Talking sports while everyone else talks s#*%. Don't be haters, be Debaters!

Truly Inspiring


The most inspiring story of this summer’s Olympics is one that was relatively unknown until yesterday.  No offense to Americans like Michael Phelps, Missy Franklin, Gabby Douglas and Allison Schmitt, but no story coming out of the American Olympic team can compare to that of a South African track star.  Oscar Pistorius made his Olympic debut yesterday as he ran the a 400 meter qualifying heat.  For those of you who have not been tuning into the games or just missed yesterday’s results, Pistorius made history which had nothing to do with his second place finish and entry into the semi-finals which were run earlier today.  His major triumph is due to the fact that Pistorius entered the race on two prosthetic carbon legs, becoming the first amputee sprinter to ever compete in an Olympic games.

Pistorius was born with a rare disability, in which he was lacking a fibula in both of his legs.  As a result, doctors were forced to amputate his legs between his knees and ankles.  Oscar never considered himself disabled however, and as he grew up with prosthetic legs, he competed in sports like tennis, water polo, rugby and even wrestling with able-bodied peers.  In 2004, Pistorius took up running and has turned that passion into an unbelievable story which culminated with an appearance in London this weekend.


Pistorius has earned the nicknames “Blade Runner” and “the fastest man with no legs”, but along with the accolades has come a lot of criticism.  Competitors have said they believe the Pistorius has a major advantage due to springs in his prosthetic legs that give him an extra bounce.  Scientists, before the Beijing Olympics, completed a study on Pistorius’ various times in races and concluded that he was receiving an unfair advantage, and a governing body of International Athletics ruled that any one using a “device” such as Pistorius was unable to race against able bodied athletes.  Thankfully Oscar fought the result and it was overturned by the Court of Arbitration for Sport, and Oscar was able to compete once again.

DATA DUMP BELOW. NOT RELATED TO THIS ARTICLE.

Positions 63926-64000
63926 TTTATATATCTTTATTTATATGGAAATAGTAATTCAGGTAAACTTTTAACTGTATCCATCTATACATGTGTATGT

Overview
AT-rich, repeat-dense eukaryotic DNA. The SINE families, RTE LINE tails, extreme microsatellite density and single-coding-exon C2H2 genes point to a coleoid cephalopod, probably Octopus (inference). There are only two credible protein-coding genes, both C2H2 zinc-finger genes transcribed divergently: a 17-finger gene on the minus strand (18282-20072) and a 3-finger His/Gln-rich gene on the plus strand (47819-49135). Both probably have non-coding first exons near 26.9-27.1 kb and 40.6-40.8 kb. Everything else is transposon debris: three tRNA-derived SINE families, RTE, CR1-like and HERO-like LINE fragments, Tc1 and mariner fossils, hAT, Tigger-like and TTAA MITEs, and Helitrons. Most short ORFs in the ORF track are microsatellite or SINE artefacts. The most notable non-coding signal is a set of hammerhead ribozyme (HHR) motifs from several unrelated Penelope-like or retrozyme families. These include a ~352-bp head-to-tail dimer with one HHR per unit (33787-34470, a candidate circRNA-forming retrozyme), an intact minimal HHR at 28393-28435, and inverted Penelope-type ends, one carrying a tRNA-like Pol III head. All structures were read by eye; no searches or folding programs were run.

Pistorius attempted to qualify for the Olympics in Beijing back in 2008, but failed to reach the time he need and instead ran and won gold medals in the Paralympics.  For the past four years leading up to yesterday, he has trained and worked for the opportunity to compete in the London Olympic games.  All of his hard work paid off as he was chosen by the South African Track team to run in the 400 meters and the 4 × 400 meters relay races.  Sadly, in today’s semi-final heat of the 400 meters, Pistorius finished in 8th and failed to qualify for the medal round.  However, he still has another shot to run as part of the relay, and he has already done enough at this point to serve as a symbol of perseverance and hope for anyone in the world who has huge obstacles to overcome, including millions of amputees across the globe.


Pistorius’s story is largely unknown in America, mainly because he is in his first Olympics and is from South Africa.  However, if this man was American, he would be the story of the games, even with an 8th place finish in the semis.  I truly believe that Oscar Pistorius needs to be honored by the Olympic Committee in some way, let him stand on the podium and listen to the South African National Anthem so everyone in the world can honor him for completing a much more difficult task than capturing a gold medal.

2 responses

  1. I can definitely see where you are coming from because this is a fantastic story. It’s a story of a guy overcoming all the odds to achieve a dream that seemed impossible not too long ago. He is incredibly mentally strong and I’m sure a great person. I’m just not sure though that he deserves the opportunity based on his ability alone. It’s a tough question and I’m sure one that will continue to be questioned for years to come.

    August 5, 2012 at 11:26 PM

  2. Peter

    One of the best Olympic, sports, and human stories ever. Nicely summed up Bobby.

    August 5, 2012 at 6:21 PM

Leave a Reply

Fill in your details below or click an icon to log in: Logo

You are commenting using your account. Log Out /  Change )

Google photo

You are commenting using your Google account. Log Out /  Change )

Twitter picture

You are commenting using your Twitter account. Log Out /  Change )

Facebook photo

You are commenting using your Facebook account. Log Out /  Change )

Connecting to %s